The Métis Veterans Legacy Program honours all Métis Veterans and active service members, among their Canadian brothers and sisters in arms, who have and continue to willingly put themselves in harm’s way to protect our great nation. This Remembrance Day, the MVLP encourages all Canadians to celebrate our Veterans for their selfless service to safeguard our freedom and democracy. November 11th is a day to recognize their unwavering bravery and dedication and the sacrifices our Veterans and their families made to guarantee a safe way of life for all Canadians.
The Métis have a long history of fighting systems of tyranny and oppression to protect our Homeland. As a People, many aspects of our culture have made us skilled servicemen and women in times of global conflict. Our traditional hunting and trapping approaches prepared us with the skills to track and fight our adversaries and protect our fellow company. These qualities gave us distinct strategic advantages over our enemies in our Homeland and overseas. Historically, we have fought every battle with peaceful democratic values at the forefront, from the Victory at Frog Plain in 1816 to fighting Canada for the very existence of our nation in the late 1800s and then fighting on behalf of Canada in every conflict since WWII.
Given the historical involvement of our traditional skills and values in times of conflict, it is vital that we have a day to honour our Métis Veterans. On November 8th, the Métis Veterans Legacy Program observed Indigenous Veterans Day to reflect on their contributions and the unique consequences our Métis Veterans and their families experienced simply for being Métis despite their heroic efforts. National Indigenous Veterans Day was observed for the first time in Winnipeg on November 8th, 1994, to create a space where Métis, First Nations and Inuit peoples could gather to celebrate their Veteran community by honouring them through culturally specific traditions that often weren’t welcome Remembrance Day ceremonies.
It is well known that over the 20th century, Métis people faced a wide range of discrimination for their identity. Despite this, our people enlisted in the Canadian Armed Forces by the numbers to protect and serve a country that didn’t reciprocate such humanity.
On the Battlefields, racial divides did not influence our soldiers. Métis servicemembers were equal to their non-Métis counterparts and were united simply by performing the duty that Canada had asked of them. Our soldiers, many of whom were just young boys at the time, fought to preserve the freedoms of people they had never met, who lived halfway across the world. Nevertheless, Canadian soldiers of all backgrounds banded together to fight the enemy and secure peace and freedom for the allied nations. Unfortunately, cultural discrimination awaited them when they returned home despite this unity on the battlefields.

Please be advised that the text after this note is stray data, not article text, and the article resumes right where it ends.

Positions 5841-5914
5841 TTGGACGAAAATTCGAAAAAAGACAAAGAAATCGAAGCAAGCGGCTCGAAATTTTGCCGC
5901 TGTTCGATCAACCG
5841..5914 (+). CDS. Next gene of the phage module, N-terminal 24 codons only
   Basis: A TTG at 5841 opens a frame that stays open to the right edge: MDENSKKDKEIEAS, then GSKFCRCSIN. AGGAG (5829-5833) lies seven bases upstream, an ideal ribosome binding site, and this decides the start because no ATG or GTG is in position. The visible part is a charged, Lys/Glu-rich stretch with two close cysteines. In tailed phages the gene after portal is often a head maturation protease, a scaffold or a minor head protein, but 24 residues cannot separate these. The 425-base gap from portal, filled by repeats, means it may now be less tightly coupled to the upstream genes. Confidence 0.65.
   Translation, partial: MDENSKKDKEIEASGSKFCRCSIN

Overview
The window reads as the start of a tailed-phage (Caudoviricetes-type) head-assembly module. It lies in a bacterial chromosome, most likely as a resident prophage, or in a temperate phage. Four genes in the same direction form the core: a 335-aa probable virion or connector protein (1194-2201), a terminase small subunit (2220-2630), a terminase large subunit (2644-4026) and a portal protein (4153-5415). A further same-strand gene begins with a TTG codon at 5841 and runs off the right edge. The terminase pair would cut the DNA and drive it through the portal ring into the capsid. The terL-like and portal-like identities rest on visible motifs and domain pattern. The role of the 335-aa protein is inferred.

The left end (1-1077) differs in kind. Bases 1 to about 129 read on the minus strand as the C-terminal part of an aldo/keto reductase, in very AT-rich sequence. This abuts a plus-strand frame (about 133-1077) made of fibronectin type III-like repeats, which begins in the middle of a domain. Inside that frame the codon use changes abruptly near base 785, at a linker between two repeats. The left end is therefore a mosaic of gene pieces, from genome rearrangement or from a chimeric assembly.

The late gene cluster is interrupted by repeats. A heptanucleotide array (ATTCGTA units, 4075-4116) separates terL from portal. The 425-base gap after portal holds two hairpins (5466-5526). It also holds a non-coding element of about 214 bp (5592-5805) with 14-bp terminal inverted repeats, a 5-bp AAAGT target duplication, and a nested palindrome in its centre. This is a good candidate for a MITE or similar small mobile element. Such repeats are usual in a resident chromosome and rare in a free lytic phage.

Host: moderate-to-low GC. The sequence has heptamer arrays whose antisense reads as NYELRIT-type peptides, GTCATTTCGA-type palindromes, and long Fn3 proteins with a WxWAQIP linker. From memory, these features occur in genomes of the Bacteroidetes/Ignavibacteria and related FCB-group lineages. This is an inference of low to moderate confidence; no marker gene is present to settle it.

Despite the monumental contributions they have made as Canadian soldiers, our Veterans have routinely been denied equal treatment to their non-Métis counterparts for decades. Upon enlistment, all Canadian soldiers were promised an economic head-start to promote their reintegration into Canadian society by guaranteeing financial assistance for living expenses, business development, education, and other necessities to maintain a good quality of life in Canada.
When our People enlisted, there wasn’t an opportunity to self-identify as Métis, which was often a relief for those who hid their identities in fear of racial discrimination at the time but was simultaneously a disenfranchisement of our culture by forcing our Veterans into either Euro-Canadian or First Nations identities as Canadian soldiers.
The lack of cultural recognition upon enlistment created significant systemic challenges for our Veterans upon return from service because Canada refused to honour the promises it made to Métis Veterans by not affording them the support and benefits that were routinely given to their non-Métis counterparts. Canada allowed our Métis Veterans to slip through the cracks into an appalling cycle of generational poverty and poor mental health, leading to disproportionate rates of chronic illness, problems with addiction and homelessness, as well as an overall poorer quality of life than they were promised in return for their sacrifices for our country.
The MVLP exists to recognize the consequences that our Veterans have faced and try to make things right by them by commemorating their service and sacrifice by preserving their legacies for generations to come.
For the Métis, both Indigenous Veterans Day and Remembrance Day are special moments of the year when our community comes together to express our gratitude for our Veterans and show them that we are so grateful for their heroic contributions to our country and show them that our community will always be there for them just as they have always been there for us.
We ask you to join us in remembering and preserving the legacies of our Métis Veterans and promoting their heroic contributions all year round.
These are our heroes – today, tomorrow, and forever.